Gulliver's Travels

Gulliver's Travels

The Houyhnhnms Character Analysis

Rational, peaceful, generous, and civilized horses, the Houyhnhnms are ideal beings (at least from Gulliver’s perspective). They are so honest and virtuous that they don’t even have words for things like “evil” and “falsehood.” They live content in their egalitarian and placid society troubled only by the question of how to constrain the Yahoos that live among them.

The Houyhnhnms Quotes in Gulliver's Travels

The Gulliver's Travels quotes below are all either spoken by The Houyhnhnms or refer to The Houyhnhnms. For each quote, you can also see the other characters and themes related to it (each theme is indicated by its own dot and icon, like this one:
Perspective Theme Icon
). Note: all page and citation info for the quotes below refers to the Penguin Classics edition of Gulliver's Travels published in 2003.
Book 4, Chapter 4 Quotes

Power, government, war, law, punishment, and a thousand other things, had no terms wherein that language could express them…

Related Characters: Lemuel Gulliver (speaker), The Houyhnhnms
Page Number: 225
Explanation and Analysis:

Lorem ipsum dolor sit amet, consectetur adipiscing elit, sed do eiusmod tempor incididunt ut labore et dolore magna aliqua. Ut enim ad minim veniam, quis nostrud exercitation ullamco laboris nisi ut aliquip ex ea commodo consequat. Duis aute irure dolor in reprehenderit in voluptate velit

Lorem ipsum dolor sit amet, consectetur adipiscing elit, sed do eiusmod tempor incididunt ut labore et dolore magna aliqua. Ut enim ad minim veniam, quis nostrud exercitation ullamco laboris nisi ut aliquip ex ea commodo consequat. Duis aute irure dolor in reprehenderitLorem Lorem ipsum dolor sit amet, consectetur adipiscing elit, sed do eiusmod tempor incididunt ut labore et dolore magna aliqua. Ut enim ad minim veniam, quis nostrud exercitation ullamco laboris nisi ut aliquip ex ea commodo consequat. Duis aute irure dolor in reprehenderit in voluptate velit esse cillum dolore eu fugiat nulla pariatur. Excepteur sint occaecat cupidatat non proident, sunt in culpa

Unlock explanations and citation info for this and every other Gulliver's Travels quote.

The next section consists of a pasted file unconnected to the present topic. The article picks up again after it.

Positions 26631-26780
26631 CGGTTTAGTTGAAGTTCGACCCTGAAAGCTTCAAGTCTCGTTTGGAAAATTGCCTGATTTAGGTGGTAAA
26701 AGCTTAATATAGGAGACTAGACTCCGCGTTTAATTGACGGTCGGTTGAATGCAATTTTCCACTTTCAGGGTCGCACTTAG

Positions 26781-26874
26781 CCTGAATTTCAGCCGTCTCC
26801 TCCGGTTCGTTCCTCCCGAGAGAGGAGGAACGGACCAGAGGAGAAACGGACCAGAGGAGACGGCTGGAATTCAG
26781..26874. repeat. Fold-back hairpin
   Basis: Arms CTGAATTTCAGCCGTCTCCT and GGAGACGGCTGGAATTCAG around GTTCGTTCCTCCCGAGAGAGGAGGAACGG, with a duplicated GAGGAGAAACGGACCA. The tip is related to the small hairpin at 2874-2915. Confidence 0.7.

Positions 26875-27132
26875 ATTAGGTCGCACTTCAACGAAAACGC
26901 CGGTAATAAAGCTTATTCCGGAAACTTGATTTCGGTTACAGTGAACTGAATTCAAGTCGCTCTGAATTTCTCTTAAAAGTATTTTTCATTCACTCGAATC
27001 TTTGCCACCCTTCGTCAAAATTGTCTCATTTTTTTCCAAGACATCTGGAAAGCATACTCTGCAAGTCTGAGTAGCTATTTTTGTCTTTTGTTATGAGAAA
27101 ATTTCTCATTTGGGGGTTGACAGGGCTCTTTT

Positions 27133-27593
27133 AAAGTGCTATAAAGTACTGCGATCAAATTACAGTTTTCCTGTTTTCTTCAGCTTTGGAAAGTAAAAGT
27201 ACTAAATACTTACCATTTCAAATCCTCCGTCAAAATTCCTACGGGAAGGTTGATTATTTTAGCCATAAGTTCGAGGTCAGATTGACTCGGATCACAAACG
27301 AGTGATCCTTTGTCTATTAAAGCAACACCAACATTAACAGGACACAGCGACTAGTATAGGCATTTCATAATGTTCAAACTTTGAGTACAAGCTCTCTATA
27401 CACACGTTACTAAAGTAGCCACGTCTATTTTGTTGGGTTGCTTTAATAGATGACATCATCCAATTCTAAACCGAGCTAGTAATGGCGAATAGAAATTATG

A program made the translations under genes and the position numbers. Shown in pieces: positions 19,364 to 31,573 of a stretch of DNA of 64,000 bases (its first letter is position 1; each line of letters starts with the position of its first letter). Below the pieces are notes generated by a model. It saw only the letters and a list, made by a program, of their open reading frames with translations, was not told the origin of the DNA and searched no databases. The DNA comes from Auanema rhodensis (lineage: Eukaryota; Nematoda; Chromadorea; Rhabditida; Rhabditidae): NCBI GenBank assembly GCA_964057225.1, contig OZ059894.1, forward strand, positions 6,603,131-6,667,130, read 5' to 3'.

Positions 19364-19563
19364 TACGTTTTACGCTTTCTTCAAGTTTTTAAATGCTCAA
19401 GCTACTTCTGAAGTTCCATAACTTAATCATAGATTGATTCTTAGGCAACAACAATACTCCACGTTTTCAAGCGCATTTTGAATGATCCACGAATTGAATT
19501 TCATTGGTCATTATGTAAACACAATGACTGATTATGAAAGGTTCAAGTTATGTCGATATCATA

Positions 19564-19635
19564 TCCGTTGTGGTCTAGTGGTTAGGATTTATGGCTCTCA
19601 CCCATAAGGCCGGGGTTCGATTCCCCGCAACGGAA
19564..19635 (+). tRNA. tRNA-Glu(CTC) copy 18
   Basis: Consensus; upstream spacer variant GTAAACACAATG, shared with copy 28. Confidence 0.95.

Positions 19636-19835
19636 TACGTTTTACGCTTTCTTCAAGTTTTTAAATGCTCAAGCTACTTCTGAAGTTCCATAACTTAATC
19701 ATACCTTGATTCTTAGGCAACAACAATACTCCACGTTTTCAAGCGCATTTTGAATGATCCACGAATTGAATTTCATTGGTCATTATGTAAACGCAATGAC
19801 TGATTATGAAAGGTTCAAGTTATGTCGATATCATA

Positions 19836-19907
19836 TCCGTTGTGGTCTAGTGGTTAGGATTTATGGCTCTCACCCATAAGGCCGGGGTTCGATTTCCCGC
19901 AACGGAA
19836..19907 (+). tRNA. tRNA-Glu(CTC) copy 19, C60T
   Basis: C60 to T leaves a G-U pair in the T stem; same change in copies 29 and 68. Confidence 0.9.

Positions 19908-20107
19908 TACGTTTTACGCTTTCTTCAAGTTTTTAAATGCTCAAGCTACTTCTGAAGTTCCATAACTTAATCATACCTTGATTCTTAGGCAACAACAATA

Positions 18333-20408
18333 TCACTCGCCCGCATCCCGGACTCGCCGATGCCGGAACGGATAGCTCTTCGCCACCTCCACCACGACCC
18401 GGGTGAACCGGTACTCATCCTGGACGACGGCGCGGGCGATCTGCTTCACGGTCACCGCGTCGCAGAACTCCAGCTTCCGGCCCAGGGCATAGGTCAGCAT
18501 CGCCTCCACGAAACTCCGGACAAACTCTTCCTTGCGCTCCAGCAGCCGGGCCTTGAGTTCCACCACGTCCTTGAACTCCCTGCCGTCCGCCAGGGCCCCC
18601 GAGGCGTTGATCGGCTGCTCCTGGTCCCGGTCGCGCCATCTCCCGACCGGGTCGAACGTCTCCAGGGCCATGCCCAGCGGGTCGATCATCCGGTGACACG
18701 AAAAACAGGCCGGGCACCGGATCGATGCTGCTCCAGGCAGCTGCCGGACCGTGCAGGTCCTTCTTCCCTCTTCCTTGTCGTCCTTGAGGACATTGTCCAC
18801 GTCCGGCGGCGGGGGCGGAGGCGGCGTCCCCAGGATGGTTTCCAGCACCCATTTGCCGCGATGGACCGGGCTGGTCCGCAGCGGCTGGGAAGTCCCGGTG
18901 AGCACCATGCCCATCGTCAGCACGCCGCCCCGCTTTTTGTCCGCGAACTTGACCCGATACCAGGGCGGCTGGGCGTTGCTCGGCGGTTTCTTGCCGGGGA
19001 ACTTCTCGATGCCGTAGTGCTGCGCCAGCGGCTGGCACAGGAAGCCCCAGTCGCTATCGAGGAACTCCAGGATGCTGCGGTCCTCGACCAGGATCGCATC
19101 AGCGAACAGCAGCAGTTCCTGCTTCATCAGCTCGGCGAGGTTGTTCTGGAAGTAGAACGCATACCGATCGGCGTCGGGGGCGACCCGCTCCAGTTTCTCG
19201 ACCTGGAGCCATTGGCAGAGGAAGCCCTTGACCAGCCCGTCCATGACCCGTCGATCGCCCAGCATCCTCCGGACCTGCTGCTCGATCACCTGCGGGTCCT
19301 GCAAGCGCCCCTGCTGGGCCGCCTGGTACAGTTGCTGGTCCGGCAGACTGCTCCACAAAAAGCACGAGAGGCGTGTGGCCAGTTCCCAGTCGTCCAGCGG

Plus so much more...

Get LitCharts A+
Already a LitCharts A+ member? Sign in!
Book 4, Chapter 12 Quotes

I here take a final leave of all my courteous readers…to apply those excellent lessons of virtue which I learned among the Houyhnhmns; to instruct the Yahoos of my own family, is far as I shall find them docible animals; to behold my figure often in a glass, and thus, if possible, habituate myself by time to tolerate the sight of a human creatures…

Related Characters: Lemuel Gulliver (speaker), The Houyhnhnms, The Yahoos
Page Number: 270
Explanation and Analysis:

Lorem ipsum dolor sit amet, consectetur adipiscing elit, sed do eiusmod tempor incididunt ut labore et dolore magna aliqua. Ut enim ad minim veniam, quis nostrud exercitation ullamco laboris nisi ut aliquip ex ea commodo consequat. Duis aute irure dolor in reprehenderit in voluptate velit esse cillum dolore eu fugiat nulla pariatur. Excepteur sint occaecat cupidatat non proident,

Lorem ipsum dolor sit amet, consectetur adipiscing elit, sed do eiusmod tempor incididunt ut labore et dolore magna aliqua. Ut enim ad minim veniam, quis nostrud exercitation ullamco laboris nisi ut aliquip ex ea commodo consequat. Duis aute irure dolor in reprehenderit in voluptate velit esse cillum dolore eu fugiat nulla pariatur. Excepteur sint occaecat cupidatat non proident, sunt in culpa qui officia deserunt mollit anim id est laborum.

Get the entire Gulliver's Travels LitChart as a printable PDF.
Gulliver s travels.pdf.medium

The Houyhnhnms Character Timeline in Gulliver's Travels

The timeline below shows where the character The Houyhnhnms appears in Gulliver's Travels. The colored dots and icons indicate which themes are associated with that appearance.
Preface 2: “A Letter from Captain Gulliver to his Cousin Sympson”
Perspective Theme Icon
Truth and Deception Theme Icon
...says he respects the Queen, he insists he never would have praised her to the Houyhnhnms). He complains, too, that Sympson has muddled the details of his sea travel. He calls... (full context)